Seen from this vantage, incidents of cultural policing and occult-related violence – like the Madura witch hunt – are moments of social divination: ritualized moments, that is, in which participants seek, as they assign blame and punish moral infraction, to account for the transfor- mation of their world. And to test out ways of redirecting it. Recall here how divination itself has undergone a semiotic revolution, carving out new techniques for the electronic age. In short, these forms of ritual practice are an altogether contemporary phenomenon, part of an effort (i) to render explicable the bewildering realities of the “new” South Africa; (ii) to fashion a universe in which both the demands of moral community and the ambitions of individuals may be satis- fied, in which young people may find work and the wherewithal to marry and reproduce, in which those who endanger the commonweal are banished; (iii) to resolve the ultimate paradox of the postcolony, the fact that is a place of both infinite possibility and utter impossibility, one wherein fabulous wealth seems to be produced without visible effort by some people and yet eludes everyone else; in other words, (iv) to alter the very trajectory of the present – thereby to realize the promises of democracy.

It is precisely because the African occult is finely tuned to the contradictions, mysteries, and irrationalities of the here-and-now that it holds such sway for so many South Africans. And it is precisely because it holds such sway that it poses so stark a challenge to the liberal moder- nist state, especially to its legal foundations. Which, in turn, is why there is so much vexed argument about the proper place of culture in the postcolony. But this anticipates a topic to which we shall return.

The nation-state in an age of revolution

The second frame concerns twenty-first century nation-states. And citizenship within them.21

The European nation of the nineteenth and twentieth centuries, as Benedict Anderson (1983) famously noted, imagined itself as a culturally homogeneous community, a community- of-the-whole with a deep sense of “horizontal fraternity.” This imagining was always more aspi- ration than achievement: throughout its history, the modernist polity has been a work-in-prog- ress, one that has evinced great variation over time and space. Further, for all the idea that it was made up of right-bearing persons equal before the law, it was inhospitable to difference; to be sure, many were excluded from its commonweal. Still, the fiction of a unity of essence, aff- ect, and interest mandated the legitimacy of the state: government was the ultimate guarantor of the well-being of all citizens. Hence the hyphenated indivisibility of nation and state.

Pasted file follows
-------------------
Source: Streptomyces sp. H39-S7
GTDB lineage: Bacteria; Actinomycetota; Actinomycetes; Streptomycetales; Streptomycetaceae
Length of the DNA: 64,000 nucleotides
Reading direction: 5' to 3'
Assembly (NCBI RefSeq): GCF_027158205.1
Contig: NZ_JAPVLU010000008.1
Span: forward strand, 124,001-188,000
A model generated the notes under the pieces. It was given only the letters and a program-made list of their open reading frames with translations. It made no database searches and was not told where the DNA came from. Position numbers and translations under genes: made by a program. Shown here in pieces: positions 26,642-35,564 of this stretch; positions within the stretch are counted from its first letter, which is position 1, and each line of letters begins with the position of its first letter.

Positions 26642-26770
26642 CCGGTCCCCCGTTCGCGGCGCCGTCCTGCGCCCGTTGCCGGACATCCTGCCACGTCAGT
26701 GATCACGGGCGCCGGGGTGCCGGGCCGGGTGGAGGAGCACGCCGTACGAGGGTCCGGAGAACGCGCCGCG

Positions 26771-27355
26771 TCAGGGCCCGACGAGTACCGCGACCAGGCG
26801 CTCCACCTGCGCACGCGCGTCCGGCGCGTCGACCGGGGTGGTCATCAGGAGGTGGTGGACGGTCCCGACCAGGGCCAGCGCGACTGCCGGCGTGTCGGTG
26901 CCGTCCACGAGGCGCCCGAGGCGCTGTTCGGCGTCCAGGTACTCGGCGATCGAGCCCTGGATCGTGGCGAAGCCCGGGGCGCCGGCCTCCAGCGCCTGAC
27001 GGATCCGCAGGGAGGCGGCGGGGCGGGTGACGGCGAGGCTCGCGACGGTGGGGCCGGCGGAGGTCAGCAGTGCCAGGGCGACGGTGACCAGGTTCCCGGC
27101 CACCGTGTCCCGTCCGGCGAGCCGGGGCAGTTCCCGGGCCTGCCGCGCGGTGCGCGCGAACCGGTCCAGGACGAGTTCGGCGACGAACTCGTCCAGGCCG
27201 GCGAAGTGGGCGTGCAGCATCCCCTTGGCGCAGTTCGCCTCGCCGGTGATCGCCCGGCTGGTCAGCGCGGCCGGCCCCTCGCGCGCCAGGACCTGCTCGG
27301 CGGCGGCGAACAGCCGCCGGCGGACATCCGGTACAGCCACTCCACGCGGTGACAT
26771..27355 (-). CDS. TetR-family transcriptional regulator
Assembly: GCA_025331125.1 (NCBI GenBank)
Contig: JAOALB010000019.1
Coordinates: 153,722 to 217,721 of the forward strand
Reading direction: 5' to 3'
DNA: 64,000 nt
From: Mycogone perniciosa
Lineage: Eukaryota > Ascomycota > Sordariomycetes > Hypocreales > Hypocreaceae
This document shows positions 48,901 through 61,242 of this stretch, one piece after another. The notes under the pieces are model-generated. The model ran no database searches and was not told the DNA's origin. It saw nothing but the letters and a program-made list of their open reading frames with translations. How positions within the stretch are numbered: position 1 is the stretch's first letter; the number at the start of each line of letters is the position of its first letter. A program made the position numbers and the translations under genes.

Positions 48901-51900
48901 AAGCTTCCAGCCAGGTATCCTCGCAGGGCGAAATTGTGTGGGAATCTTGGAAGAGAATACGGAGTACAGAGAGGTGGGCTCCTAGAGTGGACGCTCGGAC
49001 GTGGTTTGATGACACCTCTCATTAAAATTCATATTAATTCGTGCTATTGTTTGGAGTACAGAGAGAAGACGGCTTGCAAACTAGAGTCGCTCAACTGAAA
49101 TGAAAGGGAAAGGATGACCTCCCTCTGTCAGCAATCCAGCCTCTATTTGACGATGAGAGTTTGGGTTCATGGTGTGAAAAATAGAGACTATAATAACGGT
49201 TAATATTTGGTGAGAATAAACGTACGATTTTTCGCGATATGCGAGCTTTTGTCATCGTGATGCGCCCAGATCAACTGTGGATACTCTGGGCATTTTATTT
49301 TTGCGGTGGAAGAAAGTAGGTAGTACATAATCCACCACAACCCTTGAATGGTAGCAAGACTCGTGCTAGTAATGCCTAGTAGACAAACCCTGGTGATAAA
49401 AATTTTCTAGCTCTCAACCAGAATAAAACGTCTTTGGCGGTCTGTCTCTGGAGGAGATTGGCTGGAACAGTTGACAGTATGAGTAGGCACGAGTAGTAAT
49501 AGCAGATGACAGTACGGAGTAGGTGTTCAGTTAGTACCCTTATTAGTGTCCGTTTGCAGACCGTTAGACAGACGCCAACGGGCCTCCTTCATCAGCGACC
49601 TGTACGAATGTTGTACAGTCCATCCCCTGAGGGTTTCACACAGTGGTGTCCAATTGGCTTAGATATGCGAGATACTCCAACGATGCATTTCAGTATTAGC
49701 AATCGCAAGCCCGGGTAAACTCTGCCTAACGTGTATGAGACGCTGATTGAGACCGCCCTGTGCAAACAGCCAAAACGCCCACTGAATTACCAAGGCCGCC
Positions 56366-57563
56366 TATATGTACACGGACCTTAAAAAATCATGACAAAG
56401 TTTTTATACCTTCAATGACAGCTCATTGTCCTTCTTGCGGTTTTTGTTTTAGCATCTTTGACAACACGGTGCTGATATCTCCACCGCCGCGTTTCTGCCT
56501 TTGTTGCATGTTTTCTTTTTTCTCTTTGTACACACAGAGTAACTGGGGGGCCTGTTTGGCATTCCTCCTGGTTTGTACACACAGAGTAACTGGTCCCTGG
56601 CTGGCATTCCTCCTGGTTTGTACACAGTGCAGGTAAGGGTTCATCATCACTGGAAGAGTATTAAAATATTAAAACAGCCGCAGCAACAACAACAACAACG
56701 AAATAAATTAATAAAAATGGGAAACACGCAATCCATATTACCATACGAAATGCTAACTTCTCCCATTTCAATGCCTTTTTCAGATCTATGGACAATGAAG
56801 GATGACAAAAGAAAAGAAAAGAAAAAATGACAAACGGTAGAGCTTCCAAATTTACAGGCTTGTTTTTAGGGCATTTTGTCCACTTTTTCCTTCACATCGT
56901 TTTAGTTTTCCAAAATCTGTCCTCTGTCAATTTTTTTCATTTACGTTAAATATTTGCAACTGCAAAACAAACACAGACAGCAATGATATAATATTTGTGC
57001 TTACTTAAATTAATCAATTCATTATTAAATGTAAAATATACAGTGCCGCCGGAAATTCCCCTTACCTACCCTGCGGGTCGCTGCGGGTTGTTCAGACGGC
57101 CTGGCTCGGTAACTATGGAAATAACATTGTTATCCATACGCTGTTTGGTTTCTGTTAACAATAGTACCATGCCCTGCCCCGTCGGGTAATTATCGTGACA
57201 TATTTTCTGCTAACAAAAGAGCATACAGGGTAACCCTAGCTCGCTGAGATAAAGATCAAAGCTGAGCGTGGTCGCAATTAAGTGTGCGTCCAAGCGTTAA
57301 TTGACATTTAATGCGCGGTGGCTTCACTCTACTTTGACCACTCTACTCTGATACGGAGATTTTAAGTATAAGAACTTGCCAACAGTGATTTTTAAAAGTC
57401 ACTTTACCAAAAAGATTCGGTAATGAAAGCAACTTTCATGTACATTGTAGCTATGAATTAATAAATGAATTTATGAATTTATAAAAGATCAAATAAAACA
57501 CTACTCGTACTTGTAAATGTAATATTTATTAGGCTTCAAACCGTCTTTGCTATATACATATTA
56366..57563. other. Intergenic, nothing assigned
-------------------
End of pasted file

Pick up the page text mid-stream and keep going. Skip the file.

Much has been said lately of the “crisis” of the modernist polity under the impact of global capitalism: of its shrinking sovereignty; of its loss of control over economic policy, cultural production, and the flow of people, currencies, and commodities; of a widening disjunction between nation and state (cf. Appadurai 1990). Whether or not “the” nation-state is flourishing, ail- ing, or metamorphosing – we prefer the third alternative – one thing is clear. The received notion of polities based on fraternal homogeneity, real or fictive, is rapidly giving way to imagined communities of difference, of multiculturalism, of ID-ology; the pursuit, that is, of interest in the name of shared identities. This is true even in places as long antagonistic to otherness as England, which, despite recent race wars on the streets of its northern towns, now projects itself, with apologies to Benetton, as United in its tolerance of Color and Culture. There has, of course, been considerable scholarly debate over the causes-and-effects of the heterogenization of so many nation-states; also of the rising incidence, since 1989, of cultural struggles and ethnopolitics (J.L. Comaroff 1996). We do not need to retrace that debate here. It is enough merely to take note of the phenomenon itself.

For most postcolonies, the politics of identity are not new. Heterodoxy has been there from the first. Born of long histories of colonization, these polities typically entered the Neo World Order with legacies of ethnic diversity invented or exacerbated in the cause of imperial governance. Colonial regimes, intent on the management of racial capitalism, never built na- tions in the Euromodernist sense of the term, even where they introduced the ceremonial trapp- ings of nationhood. In their wake, they left behind them not just an absence of infrastructure, but a heritage of fractious difference. This has been heightened, since fin de siecle, by some of the cultural and material corollaries of neoliberalism: the movement across the planet of ever more people in search of work and opportunities to trade; the transnational mass-mediation of signs, styles, and information; the rise of an electronic commons; the growing hegemony of the market and, with it, the distillation of culture into intellectual property, a commodity to be – possessed, patented, exchanged-for-profit. In this world, freedom is reduced to choice: choice of commodities, of life-ways, and, most of all, of identities. In the upshot, the great irony of our times is that identity has become, simultaneously, a matter of voluntary self-production and a matter of ineluctable essence, of genetics and biology.